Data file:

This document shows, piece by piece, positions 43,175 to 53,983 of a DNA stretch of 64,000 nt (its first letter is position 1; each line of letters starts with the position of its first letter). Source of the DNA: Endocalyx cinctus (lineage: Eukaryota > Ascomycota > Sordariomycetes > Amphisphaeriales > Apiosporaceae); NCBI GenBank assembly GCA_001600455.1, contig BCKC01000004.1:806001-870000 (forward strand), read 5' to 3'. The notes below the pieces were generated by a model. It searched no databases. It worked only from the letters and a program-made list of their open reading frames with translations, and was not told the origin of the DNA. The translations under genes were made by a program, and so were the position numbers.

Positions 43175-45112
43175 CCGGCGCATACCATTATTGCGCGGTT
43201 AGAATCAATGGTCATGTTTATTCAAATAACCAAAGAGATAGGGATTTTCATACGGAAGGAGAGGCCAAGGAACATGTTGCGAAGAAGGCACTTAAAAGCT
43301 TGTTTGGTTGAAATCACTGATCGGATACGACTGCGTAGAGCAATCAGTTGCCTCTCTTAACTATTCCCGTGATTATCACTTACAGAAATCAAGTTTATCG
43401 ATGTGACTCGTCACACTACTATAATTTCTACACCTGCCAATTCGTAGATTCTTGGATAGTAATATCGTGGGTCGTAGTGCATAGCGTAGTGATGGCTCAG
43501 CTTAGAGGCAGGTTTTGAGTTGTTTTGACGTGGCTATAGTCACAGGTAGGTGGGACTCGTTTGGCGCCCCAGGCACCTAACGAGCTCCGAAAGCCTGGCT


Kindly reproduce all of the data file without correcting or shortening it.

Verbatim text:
This document shows, piece by piece, positions 43,175 to 53,983 of a DNA stretch of 64,000 nt (its first letter is position 1; each line of letters starts with the position of its first letter). Source of the DNA: Endocalyx cinctus (lineage: Eukaryota > Ascomycota > Sordariomycetes > Amphisphaeriales > Apiosporaceae); NCBI GenBank assembly GCA_001600455.1, contig BCKC01000004.1:806001-870000 (forward strand), read 5' to 3'. The notes below the pieces were generated by a model. It searched no databases. It worked only from the letters and a program-made list of their open reading frames with translations, and was not told the origin of the DNA. The translations under genes were made by a program, and so were the position numbers.

Positions 43175-45112
43175 CCGGCGCATACCATTATTGCGCGGTT
43201 AGAATCAATGGTCATGTTTATTCAAATAACCAAAGAGATAGGGATTTTCATACGGAAGGAGAGGCCAAGGAACATGTTGCGAAGAAGGCACTTAAAAGCT
43301 TGTTTGGTTGAAATCACTGATCGGATACGACTGCGTAGAGCAATCAGTTGCCTCTCTTAACTATTCCCGTGATTATCACTTACAGAAATCAAGTTTATCG
43401 ATGTGACTCGTCACACTACTATAATTTCTACACCTGCCAATTCGTAGATTCTTGGATAGTAATATCGTGGGTCGTAGTGCATAGCGTAGTGATGGCTCAG
43501 CTTAGAGGCAGGTTTTGAGTTGTTTTGACGTGGCTATAGTCACAGGTAGGTGGGACTCGTTTGGCGCCCCAGGCACCTAACGAGCTCCGAAAGCCTGGCT